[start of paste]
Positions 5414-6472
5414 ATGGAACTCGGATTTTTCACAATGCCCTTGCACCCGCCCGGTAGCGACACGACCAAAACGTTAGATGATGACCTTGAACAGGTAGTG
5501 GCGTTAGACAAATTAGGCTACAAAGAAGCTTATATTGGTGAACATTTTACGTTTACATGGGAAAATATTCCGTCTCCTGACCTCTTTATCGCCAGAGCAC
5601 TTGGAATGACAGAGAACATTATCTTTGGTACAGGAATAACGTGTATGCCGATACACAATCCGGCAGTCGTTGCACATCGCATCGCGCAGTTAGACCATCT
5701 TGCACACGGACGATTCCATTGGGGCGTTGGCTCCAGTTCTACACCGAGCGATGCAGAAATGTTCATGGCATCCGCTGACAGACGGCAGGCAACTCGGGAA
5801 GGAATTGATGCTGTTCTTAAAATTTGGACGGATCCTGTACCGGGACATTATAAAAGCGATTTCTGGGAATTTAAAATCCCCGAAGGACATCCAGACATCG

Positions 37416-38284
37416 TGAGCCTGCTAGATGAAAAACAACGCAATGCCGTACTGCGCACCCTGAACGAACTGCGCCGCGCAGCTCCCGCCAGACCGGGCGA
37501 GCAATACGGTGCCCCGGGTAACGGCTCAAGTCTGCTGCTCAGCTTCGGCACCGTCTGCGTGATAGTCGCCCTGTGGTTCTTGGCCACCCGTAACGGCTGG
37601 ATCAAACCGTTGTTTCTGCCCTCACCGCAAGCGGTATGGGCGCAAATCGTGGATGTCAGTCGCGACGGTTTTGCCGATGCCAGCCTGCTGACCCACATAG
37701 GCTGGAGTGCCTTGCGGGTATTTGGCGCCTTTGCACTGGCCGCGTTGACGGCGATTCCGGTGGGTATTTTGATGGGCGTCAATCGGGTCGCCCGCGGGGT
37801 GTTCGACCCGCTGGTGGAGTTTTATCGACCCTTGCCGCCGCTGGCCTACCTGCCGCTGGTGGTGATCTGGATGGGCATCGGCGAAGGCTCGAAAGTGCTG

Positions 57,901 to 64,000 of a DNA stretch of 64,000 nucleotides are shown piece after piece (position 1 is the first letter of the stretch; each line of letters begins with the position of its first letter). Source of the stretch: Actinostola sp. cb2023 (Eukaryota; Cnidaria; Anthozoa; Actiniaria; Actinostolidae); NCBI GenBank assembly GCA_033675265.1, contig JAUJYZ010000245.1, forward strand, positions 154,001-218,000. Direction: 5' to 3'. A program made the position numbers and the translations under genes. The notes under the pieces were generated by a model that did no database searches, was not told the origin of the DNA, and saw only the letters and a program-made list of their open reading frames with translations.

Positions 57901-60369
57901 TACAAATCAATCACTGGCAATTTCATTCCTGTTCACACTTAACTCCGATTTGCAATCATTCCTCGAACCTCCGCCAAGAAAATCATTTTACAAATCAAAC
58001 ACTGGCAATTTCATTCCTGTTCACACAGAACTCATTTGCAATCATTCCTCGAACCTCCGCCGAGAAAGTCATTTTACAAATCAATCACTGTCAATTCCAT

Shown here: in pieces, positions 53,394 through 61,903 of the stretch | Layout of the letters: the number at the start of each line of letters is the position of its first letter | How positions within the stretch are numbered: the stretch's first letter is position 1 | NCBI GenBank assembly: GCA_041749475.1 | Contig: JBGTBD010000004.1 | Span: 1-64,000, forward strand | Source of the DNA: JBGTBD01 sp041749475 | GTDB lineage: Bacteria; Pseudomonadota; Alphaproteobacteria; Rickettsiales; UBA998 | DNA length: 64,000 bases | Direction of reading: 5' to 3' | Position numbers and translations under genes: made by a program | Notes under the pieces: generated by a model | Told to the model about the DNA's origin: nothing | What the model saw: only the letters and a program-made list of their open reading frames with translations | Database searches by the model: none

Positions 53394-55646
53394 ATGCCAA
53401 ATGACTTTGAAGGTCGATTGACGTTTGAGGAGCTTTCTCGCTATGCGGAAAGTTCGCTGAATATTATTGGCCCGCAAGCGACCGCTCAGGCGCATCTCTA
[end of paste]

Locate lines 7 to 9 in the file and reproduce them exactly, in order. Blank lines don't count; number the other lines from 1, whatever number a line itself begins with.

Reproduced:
Positions 37416-38284
37416 TGAGCCTGCTAGATGAAAAACAACGCAATGCCGTACTGCGCACCCTGAACGAACTGCGCCGCGCAGCTCCCGCCAGACCGGGCGA
37501 GCAATACGGTGCCCCGGGTAACGGCTCAAGTCTGCTGCTCAGCTTCGGCACCGTCTGCGTGATAGTCGCCCTGTGGTTCTTGGCCACCCGTAACGGCTGG